3. 5 out of 5

    Arie

    "Okay. I'll admit that this cover has nothing to do with the story this month... but I've got to do something to sell this book!" - She-Hulk, 1992 Honestly? The four stars are for the sheer overwhelming fun of this book. Fun sounds weird, right? After all, this is a book that deals with the grotesque sexism that has permeated the comic-book world - and especially the superhero world - since its inception. Fun surely shouldn't even factor in. But Mike Madrid's clear passion for the subject, his abi "Okay. I'll admit that this cover has nothing to do with the story this month... but I've got to do something to sell this book!" - She-Hulk, 1992 Honestly? The four stars are for the sheer overwhelming fun of this book. Fun sounds weird, right? After all, this is a book that deals with the grotesque sexism that has permeated the comic-book world - and especially the superhero world - since its inception. Fun surely shouldn't even factor in. But Mike Madrid's clear passion for the subject, his ability to conjure up the entire history of a character and then totally root for her through all the re-drawings, re-workings, story-changings that she has to endure - it's fantastic. This book celebrates the Supergirls for their very (defiant) existance, while at the same time critiquing a world in which they are very rarely allowed to grow into Superwomen. I do wish there had been a little more of the actual critiquing, and a little less repetition (in some ways this book works best as separate essays) but it's still a good read.

  4. 5 out of 5

    Felicia

    I had been looking for an intelligent survey of women characters in comic books, and this provided that in spades. A wonderful chronological history surveying how women have been portrayed through the last century, it provided me with a more nuanced point of view of how society's changes have been reflected in comics. A really enjoyable survey I would recommend to comic lovers! I had been looking for an intelligent survey of women characters in comic books, and this provided that in spades. A wonderful chronological history surveying how women have been portrayed through the last century, it provided me with a more nuanced point of view of how society's changes have been reflected in comics. A really enjoyable survey I would recommend to comic lovers!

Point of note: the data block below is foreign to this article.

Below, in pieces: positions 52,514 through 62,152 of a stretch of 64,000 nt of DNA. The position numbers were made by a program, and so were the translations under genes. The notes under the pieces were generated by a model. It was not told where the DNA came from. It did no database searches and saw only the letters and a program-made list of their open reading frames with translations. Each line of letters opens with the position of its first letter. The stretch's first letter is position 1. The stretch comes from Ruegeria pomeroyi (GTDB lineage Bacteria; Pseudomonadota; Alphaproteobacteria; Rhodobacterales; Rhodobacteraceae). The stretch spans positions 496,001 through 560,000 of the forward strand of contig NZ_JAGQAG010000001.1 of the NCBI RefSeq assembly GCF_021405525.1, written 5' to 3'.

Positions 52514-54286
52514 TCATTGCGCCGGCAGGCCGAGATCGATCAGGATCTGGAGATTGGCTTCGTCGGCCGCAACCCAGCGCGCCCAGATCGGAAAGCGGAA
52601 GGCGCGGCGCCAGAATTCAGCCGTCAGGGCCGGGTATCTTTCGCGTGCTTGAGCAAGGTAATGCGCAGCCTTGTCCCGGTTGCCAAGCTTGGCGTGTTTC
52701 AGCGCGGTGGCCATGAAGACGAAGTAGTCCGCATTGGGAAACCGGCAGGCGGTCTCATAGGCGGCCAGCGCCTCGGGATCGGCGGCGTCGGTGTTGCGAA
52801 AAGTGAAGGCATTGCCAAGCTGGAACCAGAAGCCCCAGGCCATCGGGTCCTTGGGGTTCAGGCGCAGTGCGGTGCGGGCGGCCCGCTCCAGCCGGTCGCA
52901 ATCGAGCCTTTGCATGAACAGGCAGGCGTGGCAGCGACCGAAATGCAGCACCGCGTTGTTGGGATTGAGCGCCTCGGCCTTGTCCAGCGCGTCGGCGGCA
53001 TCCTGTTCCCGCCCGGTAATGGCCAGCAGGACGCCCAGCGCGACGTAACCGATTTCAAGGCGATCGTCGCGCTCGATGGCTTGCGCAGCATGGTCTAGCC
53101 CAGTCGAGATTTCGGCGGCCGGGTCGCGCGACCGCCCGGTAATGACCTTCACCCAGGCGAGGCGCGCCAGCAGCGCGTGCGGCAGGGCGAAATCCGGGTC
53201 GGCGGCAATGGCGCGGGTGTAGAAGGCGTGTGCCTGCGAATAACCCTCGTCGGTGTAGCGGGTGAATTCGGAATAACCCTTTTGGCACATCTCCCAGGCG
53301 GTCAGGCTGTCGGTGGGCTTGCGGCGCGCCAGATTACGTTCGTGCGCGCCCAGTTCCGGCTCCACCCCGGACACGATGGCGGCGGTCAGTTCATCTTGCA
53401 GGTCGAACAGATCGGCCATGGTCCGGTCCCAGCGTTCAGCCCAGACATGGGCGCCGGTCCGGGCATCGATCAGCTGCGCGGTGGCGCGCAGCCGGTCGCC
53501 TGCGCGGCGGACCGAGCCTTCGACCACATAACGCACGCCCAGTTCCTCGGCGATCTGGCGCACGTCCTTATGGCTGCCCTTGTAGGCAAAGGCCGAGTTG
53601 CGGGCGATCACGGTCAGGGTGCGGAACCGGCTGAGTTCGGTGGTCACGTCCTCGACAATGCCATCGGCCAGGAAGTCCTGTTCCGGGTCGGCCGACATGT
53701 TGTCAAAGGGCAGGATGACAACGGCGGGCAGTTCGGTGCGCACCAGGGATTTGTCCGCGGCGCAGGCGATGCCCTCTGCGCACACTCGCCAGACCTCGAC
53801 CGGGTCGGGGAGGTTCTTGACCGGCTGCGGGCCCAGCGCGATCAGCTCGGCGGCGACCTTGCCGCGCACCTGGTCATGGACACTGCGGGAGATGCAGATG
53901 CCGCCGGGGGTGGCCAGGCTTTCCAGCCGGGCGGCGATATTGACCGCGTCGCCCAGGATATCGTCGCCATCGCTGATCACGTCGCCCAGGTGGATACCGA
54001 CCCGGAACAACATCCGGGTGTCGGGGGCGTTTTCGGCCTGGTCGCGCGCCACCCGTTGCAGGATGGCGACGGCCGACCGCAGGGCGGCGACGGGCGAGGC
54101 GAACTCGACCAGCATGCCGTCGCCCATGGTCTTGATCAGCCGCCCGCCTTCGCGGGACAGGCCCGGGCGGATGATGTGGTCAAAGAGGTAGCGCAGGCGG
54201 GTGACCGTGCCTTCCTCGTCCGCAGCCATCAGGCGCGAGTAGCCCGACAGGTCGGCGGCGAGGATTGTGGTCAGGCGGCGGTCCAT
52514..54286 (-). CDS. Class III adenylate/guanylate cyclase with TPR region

5. 4 out of 5

    Beth

    This book sucks. While I realize that it would have been impossible to get all of them, the author should have attempted to get the rights to reproduce the likenesses of some of the characters he describes. I spent half the time reading the book googling the lesser known characters to see what they looked like. When a subject is based so heavily on image, not having them for comparison is really detrimental. I'd have forgiven this if the writing had been good, but it wasn't. It was barely tolera This book sucks. While I realize that it would have been impossible to get all of them, the author should have attempted to get the rights to reproduce the likenesses of some of the characters he describes. I spent half the time reading the book googling the lesser known characters to see what they looked like. When a subject is based so heavily on image, not having them for comparison is really detrimental. I'd have forgiven this if the writing had been good, but it wasn't. It was barely tolerable. It basically goes: "First there was so-and-so and she was dressed like this and did this. Then there was the other one who was dressed like this and did this. Now I'm going to throw in a few sentences to try to make it seem like I came up with some kind of theme for these comic book characters and fail miserably." It was written exactly like a really long and not terribly good freshman comp essay.

  6. 5 out of 5

    Ana